Oct 262016

WordPress is the world's most popular publishing platforms, and it's currently estimated to power 26 per cent of all websites. It's highly customisable, very easy to use and it's completely free, making it an obvious choice for anything from a simple blog to an online design portfolio.

Because of its enormous popularity, there's a wealth of WordPress web design inspiration and WordPress tutorials online to help you get to grips with the content management system. But with so much choice, things can often get confusing.

So, to save you time we've done the hard work for you and picked 20 brilliant WordPress tutorials from around the web that will boost your skills and introduce you to exciting new techniques. To help you find the right ones for you, we've grouped them according to skill level:

01. A beginner's guide to creating a WordPress website

This complete guide to getting your site up and running is a great place to start if you're a complete beginner, or someone with a bit of experience looking to fill holes in their knowledge.

02. WordPress cheat sheet

Cheat sheets are ideal when you're starting out, and still useful to refer back to when you're more experienced. This one lays it all out for you and provides a brilliant go-to for any WordPress woes.

03. How to learn WordPress in one week

This step-by-step guide to WordPress is aimed at beginners who are trying to become competent with the platform in their spare time.

04. How to customize the WordPress text editor to look and function like your front-end

Use this tutorial to transform your editing environment

Using the Preview button is okay, but it's much better to be able to write your posts and see how they're going to look on the site without having to switch back and forth between view modes. This great technique enables you to do just that.

05. The WordPress community offers advice to beginners

Siobhan McKeown reached out to people from across the WordPress community to ask what advice they would give to people just starting their WordPress journey. It's an old article, but the advice still holds true.

Next page: intermediate tutorials

06. How to Install Google Analytics in WordPress

If you're serious about your site then you'll want to get to know your audience, and the best way to do this is through your traffic stats, and that's where Google Analytics comes in. It's free and it can tell you who visits your site, where they come from, when they visit, what they look at while they're there, and how they interact with your content; follow this guide to get up and running.

07. Using the Psychology of Color to Boost Your WordPress Website Conversions

Use the principles of colour psychology to pick a scheme that suits your site

Choosing the right colours for your website can have a big impact on its effectiveness, and even on sales if it's an ecommerce site. Here's how to do it right.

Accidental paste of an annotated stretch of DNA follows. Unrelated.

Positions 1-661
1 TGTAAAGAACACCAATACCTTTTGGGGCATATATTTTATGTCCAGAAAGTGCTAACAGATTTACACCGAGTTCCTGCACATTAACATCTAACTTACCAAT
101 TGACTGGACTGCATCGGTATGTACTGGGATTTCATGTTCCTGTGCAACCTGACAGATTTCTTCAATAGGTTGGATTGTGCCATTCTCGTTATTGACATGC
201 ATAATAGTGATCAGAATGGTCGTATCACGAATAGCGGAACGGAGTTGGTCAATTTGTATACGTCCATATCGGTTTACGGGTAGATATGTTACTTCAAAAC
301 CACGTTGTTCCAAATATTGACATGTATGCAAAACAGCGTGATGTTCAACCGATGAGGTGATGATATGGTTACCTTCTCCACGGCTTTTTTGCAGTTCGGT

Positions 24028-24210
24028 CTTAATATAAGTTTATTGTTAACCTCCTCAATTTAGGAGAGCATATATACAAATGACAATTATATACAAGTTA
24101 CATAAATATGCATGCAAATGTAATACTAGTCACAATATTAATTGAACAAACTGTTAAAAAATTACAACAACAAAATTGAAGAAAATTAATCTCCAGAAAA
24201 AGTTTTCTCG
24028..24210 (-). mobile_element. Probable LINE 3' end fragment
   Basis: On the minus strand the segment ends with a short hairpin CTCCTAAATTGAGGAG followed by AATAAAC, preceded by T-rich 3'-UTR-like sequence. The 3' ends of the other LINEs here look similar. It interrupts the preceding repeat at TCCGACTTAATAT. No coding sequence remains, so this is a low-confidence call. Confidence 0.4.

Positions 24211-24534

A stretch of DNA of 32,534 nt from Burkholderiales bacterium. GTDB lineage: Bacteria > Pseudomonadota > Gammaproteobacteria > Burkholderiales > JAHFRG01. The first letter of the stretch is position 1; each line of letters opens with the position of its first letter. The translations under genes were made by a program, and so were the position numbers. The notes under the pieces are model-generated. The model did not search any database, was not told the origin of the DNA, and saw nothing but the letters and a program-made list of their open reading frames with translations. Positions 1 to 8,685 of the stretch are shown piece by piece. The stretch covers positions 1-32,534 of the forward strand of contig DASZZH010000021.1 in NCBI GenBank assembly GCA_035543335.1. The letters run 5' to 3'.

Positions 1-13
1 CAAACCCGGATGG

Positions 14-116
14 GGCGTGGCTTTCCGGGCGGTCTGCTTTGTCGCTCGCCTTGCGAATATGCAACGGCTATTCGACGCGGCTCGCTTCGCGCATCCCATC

08. How to create a photo album gallery in WordPress

In this WordPress tutorial, the guys at wpbeginner.com explain how to create a monthly photo album gallery without a plugin.

09. Add icons to WordPress custom menus without plugins

Adding icons to custom menus is a relatively simple two-step process that doesn't involve any PHP coding whatsoever. And this WordPress tutorial will show you just how to do it.

10. How to create and customise a WordPress child theme

When looking to customise their website, a lot of people edit the theme directly. This creates a number of problems, not least that you can't update the theme without losing your changes! Storing your modifications separately as a child theme is the smart way to go – here's how.

11. The ultimate guide to A/B split testing with WordPress

Even tiny changes to the phrasing of copy or the position of a button on your site can have a big impact on how people use it. Here's how to test out your changes before you commit to them with A/B testing.

12. Beginners guide to adding Twitter cards in WordPress

Drive traffic to your site with Twitter Cards

Twitter Cards make it possible for you to attach media experiences to your tweets that link to your content. This WordPress tutorial shows you how to use them.

13. 5 free essential plugins for your first WordPress blog

There are many useful plugins available for the platform. In this WordPress tutorial the guys at WPMU.org pick five must-have plugins for your first blog.

14. How to create your very first WordPress plugin

For more control and flexibility over your site, one of the first things you'll want to know is how to create a plugin. Find out how in this simple walkthrough WordPress tutorial.

Next page: advanced tutorials

15. Responsive images in WordPress with art direction

Support for responsive images has been in WordPress for a while, in the form of viewport-based image selection, but there's another and more versatile way to do responsive images on WordPress, using art direction. This method enables you to design with images whose crop or composition changes at certain breakpoints; this tutorial shows you how to set up a WordPress site for art direction using three progressive examples.

16. Free SSL for any WordPress website

Even if you don't process sensitive information serving your site via SSL makes you look more credible, protects passwords and improves SEO. Here's how to do it on your WordPress site for free.

17. How to hide your WordPress login page from hackers and brute force

Even WordPress sites that don't get much traffic attract huge numbers of malicious login attempts. Here's how to make yourself less visible to hackers.

18. How to make WordPress easy to maintain for your clients

Remove unnecessary features to make things